A chillingly systematic study of the mass murder mutually perpetrated by the Soviet Union and Nazi Germany.
From 1933 to 1945, 14 million people were murdered between the two regimes, as Stalin and Hitler consolidated power, jointly occupied Poland and waged war against each other. The region of mass slaughter was largely contained between the two, from central Poland to western Russia and including Ukraine, Belarus and the Baltic states—a region Snyder (History/Yale Univ.; The Red Prince: The Secret Lives of a Habsburg Duke, 2008, etc.) terms the “bloodlands.” The author asserts that the fuzzy understanding of the death camps has skewed the truth about the mass killing, only hinting at their terrifying extent. “The horror of the twentieth century is thought to be located in the camps,” he writes. “But the concentration camps are not where most of the victims of National Socialism and Stalinism died.” Half of the killings within this period were caused by starvation, as a result of Stalin’s starvation policy of the early ’30s (a five-year plan of “industrial development at the price of popular misery”) and Hitler’s deliberate starvation of Soviet prisoners of war. Snyder traces how Stalin’s focus on collectivization and famine “had unwittingly performed much of the ideological work that helped Hitler come to power.” Stalin had already been secretly practicing mass murder on the Polish population during the Great Terror, well before the “large open pogrom” of Kristallnacht. Hitler recognized their joint “common desire to get rid of the old equilibrium” and neatly divide and destroy Poland at the Molotov-Ribbentrop line. His Hunger Plan was followed by massive depopulation in the forms of deportation, shooting, forced labor and, eventually, the death factories. Snyder devotes ample space to the partisan efforts, the incineration of Warsaw and Stalin’s eager postwar ethnic-cleansing sweep. In the concluding chapter, “Humanity,” the author urges readers to join him in a clear-eyed reexamination of this comparative history of mass murder and widespread suffering.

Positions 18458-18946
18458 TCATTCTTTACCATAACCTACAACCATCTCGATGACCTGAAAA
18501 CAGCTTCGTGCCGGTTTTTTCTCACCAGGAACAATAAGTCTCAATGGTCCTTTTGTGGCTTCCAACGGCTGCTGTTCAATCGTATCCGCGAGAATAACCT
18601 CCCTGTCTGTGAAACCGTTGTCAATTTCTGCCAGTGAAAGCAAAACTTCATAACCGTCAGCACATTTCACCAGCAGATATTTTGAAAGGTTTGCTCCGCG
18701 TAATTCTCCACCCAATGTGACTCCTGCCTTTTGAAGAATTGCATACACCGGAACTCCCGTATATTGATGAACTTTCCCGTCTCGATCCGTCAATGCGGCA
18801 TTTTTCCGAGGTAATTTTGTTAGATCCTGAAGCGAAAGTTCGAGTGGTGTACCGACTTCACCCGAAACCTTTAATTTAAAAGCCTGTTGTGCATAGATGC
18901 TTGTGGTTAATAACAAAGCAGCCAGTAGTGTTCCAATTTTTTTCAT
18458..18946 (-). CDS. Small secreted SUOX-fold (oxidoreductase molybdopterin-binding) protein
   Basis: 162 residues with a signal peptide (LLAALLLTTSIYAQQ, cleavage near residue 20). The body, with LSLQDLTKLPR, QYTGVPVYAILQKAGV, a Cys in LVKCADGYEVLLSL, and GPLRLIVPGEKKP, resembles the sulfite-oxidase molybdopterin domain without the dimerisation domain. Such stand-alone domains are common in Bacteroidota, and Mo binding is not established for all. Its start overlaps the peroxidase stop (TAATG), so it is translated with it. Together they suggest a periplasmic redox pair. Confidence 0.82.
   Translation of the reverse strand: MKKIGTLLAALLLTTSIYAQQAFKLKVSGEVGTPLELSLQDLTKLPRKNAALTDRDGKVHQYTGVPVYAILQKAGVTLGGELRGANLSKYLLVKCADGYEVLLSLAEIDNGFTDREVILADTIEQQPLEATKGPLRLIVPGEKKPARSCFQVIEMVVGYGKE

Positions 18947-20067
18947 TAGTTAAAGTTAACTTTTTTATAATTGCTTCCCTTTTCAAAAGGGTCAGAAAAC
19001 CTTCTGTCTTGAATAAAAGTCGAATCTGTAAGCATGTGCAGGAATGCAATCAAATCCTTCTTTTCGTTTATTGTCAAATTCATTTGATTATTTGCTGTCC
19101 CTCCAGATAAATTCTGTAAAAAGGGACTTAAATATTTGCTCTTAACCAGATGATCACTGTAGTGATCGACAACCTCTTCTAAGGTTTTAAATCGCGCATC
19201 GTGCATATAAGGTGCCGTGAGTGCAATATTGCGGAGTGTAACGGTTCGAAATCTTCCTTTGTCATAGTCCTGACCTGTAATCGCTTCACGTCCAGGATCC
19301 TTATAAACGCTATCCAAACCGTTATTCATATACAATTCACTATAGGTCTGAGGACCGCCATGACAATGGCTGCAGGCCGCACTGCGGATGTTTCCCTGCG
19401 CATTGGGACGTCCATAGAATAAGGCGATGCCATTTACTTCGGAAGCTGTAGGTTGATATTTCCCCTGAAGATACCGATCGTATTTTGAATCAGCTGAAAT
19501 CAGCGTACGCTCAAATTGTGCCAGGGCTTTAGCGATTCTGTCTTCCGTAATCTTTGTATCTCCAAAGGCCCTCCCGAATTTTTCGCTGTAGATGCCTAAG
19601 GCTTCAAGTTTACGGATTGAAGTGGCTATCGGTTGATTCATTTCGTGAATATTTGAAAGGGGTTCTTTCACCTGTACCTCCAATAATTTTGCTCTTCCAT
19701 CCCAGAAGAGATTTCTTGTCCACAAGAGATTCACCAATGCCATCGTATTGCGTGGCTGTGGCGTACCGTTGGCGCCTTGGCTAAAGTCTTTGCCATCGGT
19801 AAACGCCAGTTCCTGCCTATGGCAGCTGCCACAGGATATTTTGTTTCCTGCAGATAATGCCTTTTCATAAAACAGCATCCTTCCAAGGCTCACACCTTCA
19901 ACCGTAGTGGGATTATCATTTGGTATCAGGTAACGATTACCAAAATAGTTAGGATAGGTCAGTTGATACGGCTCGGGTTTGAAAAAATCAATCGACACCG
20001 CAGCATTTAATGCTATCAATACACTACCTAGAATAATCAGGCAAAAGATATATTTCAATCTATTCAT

A significant work of staggering figures and scholarship.